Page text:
Capital structure ratios are also known as leverage ratios. Capital structure ratios may be defined as those financial ratios which measure the long term stability and structure of the firm. These ratios indicate the mix of funds provided by the owners and lenders and assure the lenders of the long term fund with respect to:
a. Periodic payment of interest during the period of the loan and
b. Repayment of principal amount on maturity.
Hence, leverage ratios are of two kinds:
i. Capital structure ratios and
ii. Coverage ratios
Capital Structure Ratios
These ratios provide an insight into the financing techniques used by the business and focus on the long term solvency position. From the balance sheet, one can get only the absolute funds employed and its sources, but they do not convey any significant message about their proportion to another type of source of funds. For example Debt ratio, it is used to know how much debt is there in total capital employed.
There are three main types of capital structure ratios:
Equity Ratio: It indicates the proportion of owners’ funds to the total funds invested in the business. The old school of the law believed that more equity is safe for the firm and there should be more weight of equity in the total capital.
The formula of Equity Ratio = Shareholders’ Equity / Total Capital Employed
Debt Ratio: It is computed as Total debt/ Capital employed.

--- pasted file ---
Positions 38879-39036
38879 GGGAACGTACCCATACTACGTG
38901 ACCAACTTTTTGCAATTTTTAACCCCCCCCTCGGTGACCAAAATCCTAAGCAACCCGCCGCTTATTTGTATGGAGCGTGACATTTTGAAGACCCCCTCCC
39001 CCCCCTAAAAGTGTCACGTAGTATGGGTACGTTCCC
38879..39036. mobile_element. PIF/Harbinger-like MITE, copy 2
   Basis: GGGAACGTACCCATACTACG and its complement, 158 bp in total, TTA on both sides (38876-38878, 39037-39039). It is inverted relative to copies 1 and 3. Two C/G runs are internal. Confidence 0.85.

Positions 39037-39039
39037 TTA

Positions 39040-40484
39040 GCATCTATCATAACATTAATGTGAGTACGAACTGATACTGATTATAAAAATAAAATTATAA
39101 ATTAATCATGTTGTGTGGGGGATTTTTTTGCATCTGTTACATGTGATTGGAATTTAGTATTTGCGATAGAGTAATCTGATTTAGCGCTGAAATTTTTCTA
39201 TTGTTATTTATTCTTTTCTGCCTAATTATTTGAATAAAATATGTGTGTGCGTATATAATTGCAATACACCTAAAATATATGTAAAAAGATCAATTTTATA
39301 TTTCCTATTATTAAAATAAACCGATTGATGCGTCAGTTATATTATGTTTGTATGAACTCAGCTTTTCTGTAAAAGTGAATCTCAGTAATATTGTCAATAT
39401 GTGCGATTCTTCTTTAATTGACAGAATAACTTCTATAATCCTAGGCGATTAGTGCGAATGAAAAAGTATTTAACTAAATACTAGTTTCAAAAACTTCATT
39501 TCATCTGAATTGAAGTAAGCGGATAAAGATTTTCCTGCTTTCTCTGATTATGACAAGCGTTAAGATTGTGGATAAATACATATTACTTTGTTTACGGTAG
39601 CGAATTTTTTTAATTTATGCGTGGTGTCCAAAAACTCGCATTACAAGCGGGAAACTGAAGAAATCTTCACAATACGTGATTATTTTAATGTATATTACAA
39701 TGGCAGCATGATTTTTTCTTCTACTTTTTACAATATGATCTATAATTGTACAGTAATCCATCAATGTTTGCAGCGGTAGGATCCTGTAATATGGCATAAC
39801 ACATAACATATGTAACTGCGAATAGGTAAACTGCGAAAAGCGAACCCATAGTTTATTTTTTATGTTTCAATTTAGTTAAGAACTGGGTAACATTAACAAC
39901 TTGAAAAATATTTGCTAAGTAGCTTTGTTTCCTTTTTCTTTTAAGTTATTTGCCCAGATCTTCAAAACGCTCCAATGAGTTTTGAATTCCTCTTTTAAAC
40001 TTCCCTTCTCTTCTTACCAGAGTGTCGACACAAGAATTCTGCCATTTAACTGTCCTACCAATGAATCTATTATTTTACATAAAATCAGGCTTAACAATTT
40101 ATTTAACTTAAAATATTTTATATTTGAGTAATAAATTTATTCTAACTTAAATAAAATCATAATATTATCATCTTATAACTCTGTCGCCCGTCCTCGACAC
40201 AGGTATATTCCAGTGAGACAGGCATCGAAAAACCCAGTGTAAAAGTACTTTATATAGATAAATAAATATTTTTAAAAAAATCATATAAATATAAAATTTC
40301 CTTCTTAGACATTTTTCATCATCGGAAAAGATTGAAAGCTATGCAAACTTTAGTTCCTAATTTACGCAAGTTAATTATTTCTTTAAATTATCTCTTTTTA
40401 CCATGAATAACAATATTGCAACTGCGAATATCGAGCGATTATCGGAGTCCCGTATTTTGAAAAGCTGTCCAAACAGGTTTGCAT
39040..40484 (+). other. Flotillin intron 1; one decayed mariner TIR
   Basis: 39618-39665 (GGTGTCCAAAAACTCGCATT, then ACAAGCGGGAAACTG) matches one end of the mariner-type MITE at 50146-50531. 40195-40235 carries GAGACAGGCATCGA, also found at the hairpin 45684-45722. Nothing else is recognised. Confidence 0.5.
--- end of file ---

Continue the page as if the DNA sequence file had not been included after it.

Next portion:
Here, total debt includes the short term as well as long term debt, borrowings from the financial institutions, bonds, debentures, bank borrowings. In short, it includes every type of external funding apart from equity.
Deb to Equity Ratio = It is computed as
Debt+Preferred Long Term/ Shareholders’ Equity
Here, preferred stock capital is also added to debt because we are making comparison with respect to equity shareholders. A preference share is a non-debt security but they get preference like creditors while repayment of capital. Hence, it assumed as external capital.
Capital Structure Ratios Vary
Several published studies indicate that capital structure ratios vary in significant manner among industry classes. For example, random samplings of common equity ratios of large retail companies seem to differ statistically as compared to corresponding figures of steel producers.
On the whole, firms operating in the same industry tend to exhibit capital structure ratios that cluster around a central value, also known as industry-standard ratios. Because business risk varies from industry to industry, consequently industry ratios also tend to vary.